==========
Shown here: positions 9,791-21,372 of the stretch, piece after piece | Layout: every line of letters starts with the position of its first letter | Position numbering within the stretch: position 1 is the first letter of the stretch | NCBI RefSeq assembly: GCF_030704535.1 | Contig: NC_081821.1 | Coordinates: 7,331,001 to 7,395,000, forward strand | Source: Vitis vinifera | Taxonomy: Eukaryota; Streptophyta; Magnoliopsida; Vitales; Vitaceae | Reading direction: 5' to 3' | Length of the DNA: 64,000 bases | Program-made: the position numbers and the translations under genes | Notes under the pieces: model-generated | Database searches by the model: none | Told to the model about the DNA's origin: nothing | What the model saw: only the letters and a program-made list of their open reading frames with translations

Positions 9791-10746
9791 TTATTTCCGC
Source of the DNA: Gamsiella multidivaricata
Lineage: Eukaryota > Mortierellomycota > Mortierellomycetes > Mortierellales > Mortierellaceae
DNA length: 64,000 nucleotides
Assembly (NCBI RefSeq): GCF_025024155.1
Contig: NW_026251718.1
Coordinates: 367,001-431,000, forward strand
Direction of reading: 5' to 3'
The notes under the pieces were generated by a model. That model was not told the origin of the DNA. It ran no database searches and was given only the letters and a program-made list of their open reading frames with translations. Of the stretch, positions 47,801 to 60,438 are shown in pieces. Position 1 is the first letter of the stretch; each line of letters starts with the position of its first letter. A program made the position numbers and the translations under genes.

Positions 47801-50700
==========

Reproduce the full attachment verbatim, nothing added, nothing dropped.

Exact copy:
Shown here: positions 9,791-21,372 of the stretch, piece after piece | Layout: every line of letters starts with the position of its first letter | Position numbering within the stretch: position 1 is the first letter of the stretch | NCBI RefSeq assembly: GCF_030704535.1 | Contig: NC_081821.1 | Coordinates: 7,331,001 to 7,395,000, forward strand | Source: Vitis vinifera | Taxonomy: Eukaryota; Streptophyta; Magnoliopsida; Vitales; Vitaceae | Reading direction: 5' to 3' | Length of the DNA: 64,000 bases | Program-made: the position numbers and the translations under genes | Notes under the pieces: model-generated | Database searches by the model: none | Told to the model about the DNA's origin: nothing | What the model saw: only the letters and a program-made list of their open reading frames with translations

Positions 9791-10746
9791 TTATTTCCGC
Source of the DNA: Gamsiella multidivaricata
Lineage: Eukaryota > Mortierellomycota > Mortierellomycetes > Mortierellales > Mortierellaceae
DNA length: 64,000 nucleotides
Assembly (NCBI RefSeq): GCF_025024155.1
Contig: NW_026251718.1
Coordinates: 367,001-431,000, forward strand
Direction of reading: 5' to 3'
The notes under the pieces were generated by a model. That model was not told the origin of the DNA. It ran no database searches and was given only the letters and a program-made list of their open reading frames with translations. Of the stretch, positions 47,801 to 60,438 are shown in pieces. Position 1 is the first letter of the stretch; each line of letters starts with the position of its first letter. A program made the position numbers and the translations under genes.

Positions 47801-50700